Tyrell is a fifteen-year-old black lad living in New York with his ten-year-old brother and his moms; his father is in prison and the family, homeless, have been sent to a cockroach infested motel with other homeless families. He earns money using NY Metro season tickets which he uses to swipe commuters through the station gates in return for a dollar. He is an intriguing mix of toxic masculinity (aggression and a 24-7 sex drive; "Guys gotta act stronger and tougher when females is watching them." C 13) and 'new man' protection: if he has to kill someone to protect his girl, he reflects, he will just have to go to jail. He wants to earn enough money to get his family into an apartment; the only way he can do this quasi-legally is by setting up a rap party using his pop's DJ equipment. This is a 'lets do the show right here' story set in a context of squalor, homelessness, petty crime and hunger.

He has a great and seemingly authentic voice, there is a lot of verisimilitude and there is a great plot with some fine characters. It has been perfectly st up for a sequel; I suspect there will be a series.

A lot of the book is focussed on food. Tyrell never talks about his hunger but he chronicles every meal, from the one at the church where he has to sit through a two-hour service first to the ten dollar breakfast at McDonalds (two egg-McMuffin meals) and all the times he is invited to share someone's food and wolfs it down:
  • "Troy keep eating and eating like someone gonna take the food away if he don’t eat everything in, like, five minutes." (C 7)
  • "I’m eating so fast, I ain’t even picking my head up in between bites." (C 7)
  • "I ain’t thinking ‘bout no cigarette. I don’t want nothing to spoil the taste of that food in my mouth." (C 8)
  • "And what’s messed up is that I’m really hungry too. Starving. I need this food." (C 27)

There are moments when the hopelessness of homelessness is perfectly captured:
  • "I gotta do something. I wanna go somewhere, but I don’t got nowhere to go." (C 4)

But Tyrell also rages against the impotence of people like his mother who refuse to take responsibility for picking themselves up off the floor:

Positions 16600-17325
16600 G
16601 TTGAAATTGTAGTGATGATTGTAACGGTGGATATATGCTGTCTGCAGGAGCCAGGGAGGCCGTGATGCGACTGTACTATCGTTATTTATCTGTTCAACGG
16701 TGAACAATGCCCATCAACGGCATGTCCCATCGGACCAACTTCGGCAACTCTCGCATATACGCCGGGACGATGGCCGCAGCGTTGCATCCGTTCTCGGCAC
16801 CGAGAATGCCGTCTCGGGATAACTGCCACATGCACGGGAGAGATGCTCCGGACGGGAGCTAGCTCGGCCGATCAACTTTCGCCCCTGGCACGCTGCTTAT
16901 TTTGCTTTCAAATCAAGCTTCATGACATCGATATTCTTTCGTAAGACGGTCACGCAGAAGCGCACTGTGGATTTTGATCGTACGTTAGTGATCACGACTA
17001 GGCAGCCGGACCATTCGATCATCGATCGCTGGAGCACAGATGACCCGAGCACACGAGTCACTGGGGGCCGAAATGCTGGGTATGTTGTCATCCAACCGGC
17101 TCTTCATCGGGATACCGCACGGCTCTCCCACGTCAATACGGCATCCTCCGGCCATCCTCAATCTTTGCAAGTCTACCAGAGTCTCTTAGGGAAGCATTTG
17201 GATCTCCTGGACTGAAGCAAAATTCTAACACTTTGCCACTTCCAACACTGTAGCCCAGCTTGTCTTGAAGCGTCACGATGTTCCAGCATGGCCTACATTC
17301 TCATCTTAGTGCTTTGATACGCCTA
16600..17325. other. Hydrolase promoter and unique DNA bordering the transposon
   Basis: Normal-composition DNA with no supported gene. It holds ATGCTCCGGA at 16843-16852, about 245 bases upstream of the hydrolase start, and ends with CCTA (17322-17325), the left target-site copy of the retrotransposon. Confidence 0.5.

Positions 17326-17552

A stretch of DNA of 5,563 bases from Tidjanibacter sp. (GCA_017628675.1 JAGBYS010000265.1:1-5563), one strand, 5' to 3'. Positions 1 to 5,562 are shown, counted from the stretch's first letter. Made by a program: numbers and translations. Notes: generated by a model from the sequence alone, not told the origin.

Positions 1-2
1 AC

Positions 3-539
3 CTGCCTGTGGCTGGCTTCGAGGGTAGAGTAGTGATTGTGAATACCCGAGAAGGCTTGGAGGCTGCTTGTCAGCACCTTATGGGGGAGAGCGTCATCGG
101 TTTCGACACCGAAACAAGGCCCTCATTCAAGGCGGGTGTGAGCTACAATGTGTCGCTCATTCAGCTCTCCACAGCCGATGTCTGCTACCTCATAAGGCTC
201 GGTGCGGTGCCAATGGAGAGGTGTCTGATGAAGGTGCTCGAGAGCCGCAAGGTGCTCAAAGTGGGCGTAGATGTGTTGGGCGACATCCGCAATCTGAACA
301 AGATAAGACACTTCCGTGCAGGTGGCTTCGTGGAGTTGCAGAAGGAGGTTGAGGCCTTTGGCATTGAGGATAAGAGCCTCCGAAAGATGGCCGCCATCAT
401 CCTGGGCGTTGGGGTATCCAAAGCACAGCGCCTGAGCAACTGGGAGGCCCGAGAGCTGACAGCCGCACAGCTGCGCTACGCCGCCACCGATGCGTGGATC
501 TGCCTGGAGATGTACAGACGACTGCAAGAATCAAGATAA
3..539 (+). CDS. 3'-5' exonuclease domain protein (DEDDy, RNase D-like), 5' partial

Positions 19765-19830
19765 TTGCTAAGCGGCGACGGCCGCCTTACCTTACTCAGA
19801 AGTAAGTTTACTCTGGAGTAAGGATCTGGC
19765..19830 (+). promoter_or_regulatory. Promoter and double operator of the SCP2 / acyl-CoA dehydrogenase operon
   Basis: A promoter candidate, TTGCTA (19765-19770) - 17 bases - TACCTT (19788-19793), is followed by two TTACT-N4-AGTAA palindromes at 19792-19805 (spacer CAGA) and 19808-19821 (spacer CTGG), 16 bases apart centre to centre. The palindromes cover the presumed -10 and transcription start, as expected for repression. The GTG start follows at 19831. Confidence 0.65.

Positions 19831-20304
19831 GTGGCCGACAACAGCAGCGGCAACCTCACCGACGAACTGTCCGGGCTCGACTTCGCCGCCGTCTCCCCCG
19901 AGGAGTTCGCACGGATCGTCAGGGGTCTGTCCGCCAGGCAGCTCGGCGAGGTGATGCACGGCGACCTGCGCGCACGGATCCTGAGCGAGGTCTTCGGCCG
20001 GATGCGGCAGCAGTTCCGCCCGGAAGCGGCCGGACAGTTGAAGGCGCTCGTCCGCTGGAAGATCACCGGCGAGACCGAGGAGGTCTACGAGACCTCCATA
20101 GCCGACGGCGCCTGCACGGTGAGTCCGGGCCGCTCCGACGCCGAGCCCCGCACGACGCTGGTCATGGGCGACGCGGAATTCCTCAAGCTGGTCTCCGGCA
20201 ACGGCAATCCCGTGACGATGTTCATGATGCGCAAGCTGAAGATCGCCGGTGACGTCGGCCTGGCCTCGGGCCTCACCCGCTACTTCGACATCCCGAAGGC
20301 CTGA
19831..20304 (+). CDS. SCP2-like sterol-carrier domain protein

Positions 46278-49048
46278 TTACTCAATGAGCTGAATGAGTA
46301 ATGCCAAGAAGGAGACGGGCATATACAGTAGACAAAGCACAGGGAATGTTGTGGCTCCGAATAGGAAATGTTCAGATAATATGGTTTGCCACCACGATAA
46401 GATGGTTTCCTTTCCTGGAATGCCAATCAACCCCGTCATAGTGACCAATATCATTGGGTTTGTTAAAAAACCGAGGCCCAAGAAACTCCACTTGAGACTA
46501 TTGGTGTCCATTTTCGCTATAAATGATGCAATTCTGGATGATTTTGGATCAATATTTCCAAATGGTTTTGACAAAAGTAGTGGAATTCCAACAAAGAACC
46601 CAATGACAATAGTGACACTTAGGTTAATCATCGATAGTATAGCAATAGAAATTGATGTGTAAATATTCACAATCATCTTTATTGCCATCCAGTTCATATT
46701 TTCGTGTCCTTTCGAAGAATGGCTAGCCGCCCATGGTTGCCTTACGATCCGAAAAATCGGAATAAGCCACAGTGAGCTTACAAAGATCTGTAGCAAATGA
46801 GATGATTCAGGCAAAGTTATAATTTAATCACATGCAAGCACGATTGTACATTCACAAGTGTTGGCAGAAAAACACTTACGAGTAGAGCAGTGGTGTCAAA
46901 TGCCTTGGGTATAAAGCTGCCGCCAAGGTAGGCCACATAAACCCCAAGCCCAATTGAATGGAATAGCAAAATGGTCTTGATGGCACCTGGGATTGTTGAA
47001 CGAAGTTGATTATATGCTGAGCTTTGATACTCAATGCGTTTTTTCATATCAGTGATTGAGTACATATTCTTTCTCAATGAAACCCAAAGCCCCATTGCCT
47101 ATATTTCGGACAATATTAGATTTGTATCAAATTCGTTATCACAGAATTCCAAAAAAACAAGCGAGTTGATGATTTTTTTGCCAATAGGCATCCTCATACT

• "Everyone on this bus got some excuse for why they here. None of it is they fault." (C 3)
  • "I’m tired of the way she act, like everyone s’posed to do everything for her all the time. Even if she don’t do nothing. Even when my pops was home, she never did nothing for herself. She just sat ‘round expecting him to do everything for her and buy her things. No matter how he got them." (C 4)
Other great moments:
  • "I never really believed in God ‘cause I knew if there was a God he wouldn’t never take my pops away from me. And my pops always taught me not to depend on nobody but myself." (C 8)
  • "I leave that store with a little over a dollar. Damn, I need to make some money soon." (C 8)
  • "Here we ain’t got no kitchen table to sit at, so we gotta work on the bed, which really don’t cut it." (C 9)
  • "That ain’t who I am. Shit, my pops ain’t raise me to be no pussy." (C 11)
  • "That woman was on me like white on rice, let me tell you." (C 11)
  • "I never used to hate snow, but when you ain’t got no warm coat or boots, snow ain’t cool. Not only that, but I ain’t got no other sneakers to put on, so I’ma be stuck in these all fuckin’ day." (C 13)
  • "If my brother can have some fun while we in this situation, I’ma let him. He don’t deserve to be at Bennett. He should be outside with a good coat and boots playing in the snow, so why I’ma stop him from having a good time?" (C 13)
  • "Life is so fucked up for Troy right now. Someone need to let him win sometime." (C 13)
  • "Just ‘cause she hooked up with a lot of guys don’t mean she wasn’t being used by them." (C 16)